Severe Weather Forecast Discussion
Wednesday March 30, 2005 - Prepared by Andrew Revering
 
This discussion is NOT intended for navigational purpose, but rather to help spotters better prepare for a potential severe weather event.

Summary
Forecasts are done using model guidance in the form of maps and forecast soundings available at http://www.f5data.com/.
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Discussion
 
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I'm probably going to fail miserably with this forecast because I'm going so far against the SPC's forecast, so I should preface this by suggesting you also consult the SPC forecast for today.
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Wednesday's setup looks almost completely like a cold-core low setup. I don't see much reason to believe traditional severe storm parameters will work well for forecasting on Wednesday, primarily due to such a lack of deep moisture in the warm sector ahead of the cold front.
 
However, when applying the teachings of Jon Davies, one could see a small area of severe storms and non-supercellular tornadoes forming in Iowa, particularly in North-Central and Eastern Iowa in the early afternoon hours. Keep in mind that in this setup, Davies says that it is quite possible to have tornadoes out of low-topped thunderstorms which do not appear severe on radar, and do not have mesocyclones. In some cases these tornadoes form from cells barely visible on radar. These are more of a landspout type tornado, which are typically weak however, occasionally do produce an F2 or F3 if enough storm relative helicity and deep layer shear can get involved. At this time it does not appear as if any tornadoes (if they do form) would be of any significant size. However, Wednesday's setup does indicate 30-40 knots of 6km vector shear which may be sufficient for some of these cells to possess supercellular characteristics.
 
Since I'm using Jon Davies name and supposedly applying his tactics here, I should refer you to his paper regarding the topic, and suggest that you read his findings yourself rather than taking my interpretation of it for face value... just in case I'm mis-representing his work.
http://ams.confex.com/ams/pdfpapers/81563.pdf
 
First off, lets look at the mid-day cold core low setup for north-central Iowa.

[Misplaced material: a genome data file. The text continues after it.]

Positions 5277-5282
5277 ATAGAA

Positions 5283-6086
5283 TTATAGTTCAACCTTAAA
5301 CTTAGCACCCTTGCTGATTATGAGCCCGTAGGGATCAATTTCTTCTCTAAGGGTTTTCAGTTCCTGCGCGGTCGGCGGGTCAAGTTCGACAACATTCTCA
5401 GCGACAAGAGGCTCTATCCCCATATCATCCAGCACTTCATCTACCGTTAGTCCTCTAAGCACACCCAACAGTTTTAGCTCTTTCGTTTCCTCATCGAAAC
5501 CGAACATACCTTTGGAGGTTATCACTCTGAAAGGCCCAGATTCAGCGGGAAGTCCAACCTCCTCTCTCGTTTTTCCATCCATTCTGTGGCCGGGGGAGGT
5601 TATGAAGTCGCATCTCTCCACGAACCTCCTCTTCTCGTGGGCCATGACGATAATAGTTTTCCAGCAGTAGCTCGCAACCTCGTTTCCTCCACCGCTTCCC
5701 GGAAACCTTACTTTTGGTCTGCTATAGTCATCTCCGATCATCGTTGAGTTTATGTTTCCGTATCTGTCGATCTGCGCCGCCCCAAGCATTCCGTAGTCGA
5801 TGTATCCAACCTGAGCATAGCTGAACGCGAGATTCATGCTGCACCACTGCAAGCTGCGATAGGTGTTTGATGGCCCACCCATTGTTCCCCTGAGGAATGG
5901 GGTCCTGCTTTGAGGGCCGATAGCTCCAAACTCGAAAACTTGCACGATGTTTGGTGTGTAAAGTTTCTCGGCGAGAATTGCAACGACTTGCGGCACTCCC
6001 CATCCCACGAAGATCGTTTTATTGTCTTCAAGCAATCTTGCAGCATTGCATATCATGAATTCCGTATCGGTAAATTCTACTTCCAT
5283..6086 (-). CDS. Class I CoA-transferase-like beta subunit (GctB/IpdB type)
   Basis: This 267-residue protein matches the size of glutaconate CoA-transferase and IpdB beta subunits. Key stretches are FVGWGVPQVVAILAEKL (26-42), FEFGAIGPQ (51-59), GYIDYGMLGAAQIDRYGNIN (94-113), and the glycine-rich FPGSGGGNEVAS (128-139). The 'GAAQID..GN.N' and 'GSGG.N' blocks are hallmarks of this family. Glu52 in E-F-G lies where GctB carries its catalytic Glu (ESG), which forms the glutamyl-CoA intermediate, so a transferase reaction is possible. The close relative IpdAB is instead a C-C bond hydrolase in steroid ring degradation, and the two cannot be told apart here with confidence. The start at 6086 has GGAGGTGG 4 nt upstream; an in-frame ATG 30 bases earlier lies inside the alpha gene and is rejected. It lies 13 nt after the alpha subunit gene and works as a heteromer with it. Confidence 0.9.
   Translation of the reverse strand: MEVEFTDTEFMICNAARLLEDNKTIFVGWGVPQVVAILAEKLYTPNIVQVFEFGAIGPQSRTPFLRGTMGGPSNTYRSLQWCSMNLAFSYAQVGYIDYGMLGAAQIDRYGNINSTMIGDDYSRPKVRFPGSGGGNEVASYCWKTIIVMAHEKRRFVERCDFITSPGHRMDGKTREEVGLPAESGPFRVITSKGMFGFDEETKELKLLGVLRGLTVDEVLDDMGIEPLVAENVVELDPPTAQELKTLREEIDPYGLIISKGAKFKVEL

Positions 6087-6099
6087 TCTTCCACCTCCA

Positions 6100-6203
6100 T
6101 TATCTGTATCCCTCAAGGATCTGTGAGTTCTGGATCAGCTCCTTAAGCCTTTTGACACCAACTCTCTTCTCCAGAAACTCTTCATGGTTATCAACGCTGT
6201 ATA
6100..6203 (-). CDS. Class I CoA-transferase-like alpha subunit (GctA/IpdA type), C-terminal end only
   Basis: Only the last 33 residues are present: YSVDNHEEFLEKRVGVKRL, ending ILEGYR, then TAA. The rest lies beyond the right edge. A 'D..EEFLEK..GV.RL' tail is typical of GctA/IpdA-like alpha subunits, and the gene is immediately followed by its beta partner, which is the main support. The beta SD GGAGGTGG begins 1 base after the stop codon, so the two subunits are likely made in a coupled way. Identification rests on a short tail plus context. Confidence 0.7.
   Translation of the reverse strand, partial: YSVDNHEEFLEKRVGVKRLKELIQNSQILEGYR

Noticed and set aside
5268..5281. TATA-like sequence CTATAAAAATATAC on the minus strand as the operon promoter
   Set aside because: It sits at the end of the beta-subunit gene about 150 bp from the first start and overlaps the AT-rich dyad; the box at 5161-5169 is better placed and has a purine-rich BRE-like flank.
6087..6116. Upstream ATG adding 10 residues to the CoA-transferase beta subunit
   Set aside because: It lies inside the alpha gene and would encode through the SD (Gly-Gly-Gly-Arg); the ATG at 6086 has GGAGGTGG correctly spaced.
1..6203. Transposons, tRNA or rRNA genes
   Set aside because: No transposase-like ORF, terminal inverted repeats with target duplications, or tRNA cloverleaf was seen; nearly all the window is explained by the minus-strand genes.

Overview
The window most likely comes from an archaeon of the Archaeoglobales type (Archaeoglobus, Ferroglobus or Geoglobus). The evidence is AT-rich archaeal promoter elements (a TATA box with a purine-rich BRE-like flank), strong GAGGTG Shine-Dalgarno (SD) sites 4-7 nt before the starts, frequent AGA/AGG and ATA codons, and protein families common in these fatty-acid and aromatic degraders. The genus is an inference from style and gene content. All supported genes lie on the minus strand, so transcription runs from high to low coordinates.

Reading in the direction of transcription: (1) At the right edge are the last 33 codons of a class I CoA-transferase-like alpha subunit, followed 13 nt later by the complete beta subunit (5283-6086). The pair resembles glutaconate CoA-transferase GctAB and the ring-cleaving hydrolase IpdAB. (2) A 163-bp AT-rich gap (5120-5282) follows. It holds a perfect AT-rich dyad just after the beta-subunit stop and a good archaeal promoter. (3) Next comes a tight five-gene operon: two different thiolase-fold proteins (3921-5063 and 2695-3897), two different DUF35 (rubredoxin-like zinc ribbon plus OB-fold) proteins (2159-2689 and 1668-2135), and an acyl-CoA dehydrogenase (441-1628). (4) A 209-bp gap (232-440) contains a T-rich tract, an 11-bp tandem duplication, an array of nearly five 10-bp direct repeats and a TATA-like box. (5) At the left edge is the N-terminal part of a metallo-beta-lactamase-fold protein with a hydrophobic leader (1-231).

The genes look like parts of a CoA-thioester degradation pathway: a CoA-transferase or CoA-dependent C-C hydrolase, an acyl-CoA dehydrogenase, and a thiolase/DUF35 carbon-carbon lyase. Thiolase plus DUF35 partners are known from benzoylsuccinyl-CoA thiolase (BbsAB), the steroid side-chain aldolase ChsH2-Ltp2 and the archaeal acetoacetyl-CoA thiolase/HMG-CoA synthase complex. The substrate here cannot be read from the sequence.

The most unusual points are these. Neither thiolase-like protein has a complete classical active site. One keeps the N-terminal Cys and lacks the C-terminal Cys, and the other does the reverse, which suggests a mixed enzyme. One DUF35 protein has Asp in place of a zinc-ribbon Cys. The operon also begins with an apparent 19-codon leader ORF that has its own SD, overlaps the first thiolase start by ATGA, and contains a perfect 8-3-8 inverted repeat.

500mb closed low, moving northeast: 500mblow.png
Surface low and triple point within 200 miles of the 500mb low: sfc.png
Surface dew points in the low 50s in north-central Iowa: sfcdew.png
Vorticity Advection: vort.png
500mb Dry Intrusion: 500hum.png
700mb Dry Intrusion:    700hum.png
500mb Temperatures of about -21c: 500mbtemps.png
Surface thermal nose pointing into area: sfctemp.png
 
Additionally, we have some low-level, 3km MLCAPE: 3kmmlcape.png
and some 3km low level lapse rates: 3kmlapse.png
 
Given this information, I would say much of Iowa should keep an eye out for the placement of potentially a tight cluster of severe storms and perhaps tornadoes in the early afternoon. Currently I'm targeting Webster City, IA as the epicenter for greatest risk.
 
In the late afternoon the cold core low severe/tornado threat diminishes as the dry intrusion gets choked off, and the low and triple point become farther displaced ahead of the mid level low. This will be the transition from the unusual cold core low setup to the more typical, widely accepted method of forecasting for severe storms.
 
Later in the afternoon the focus for severe weather may be along the draping cold front from the low in Northeast Iowa down the Mississippi River to Arkansas. Just head of and along this boundary a SLIGHT risk for severe weather may exist. I know the Storm Prediction Center has a large MODERATE risk out for this area, but I have a hard time believing that will verify given the minimal moisture depth. At 850mb the dew points will be 5-8 degrees C at best. The best deep moisture will be pooling along and just ahead of the surface boundary. It's speed and orientation will likely mean primarily linear severe thunderstorms with a minimal tornado risk in this area. Primary threat would be high winds and large hail.
 
Therefore, I have to go with a slight risk for severe storms in the late afternoon from Southern Wisconsin and Eastern Iowa into all of Illinois, Southeast Missouri and Eastern and Southern Arkansas.
 
A smaller area of greater severe potential may be embedded in this region in the late afternoon where the deep moisture is maximized and shear is better. This would likely set up in or near East-Central or Southeast Arkansas. Therefore, I have a secondary severe weather target of De Witt, AR in the late afternoon.
 
Severe risk at Noon central: svr18z.png
Tornado risk at Noon central: tor18z.png
 
Severe risk at 6pm central: svr00z.png
Tornado risk at 6pm central: tor00z.png
 
 
Live, operational computer model graphics, forecast soundings and more [F5Data] are available at: http://www.f5data.com/
 

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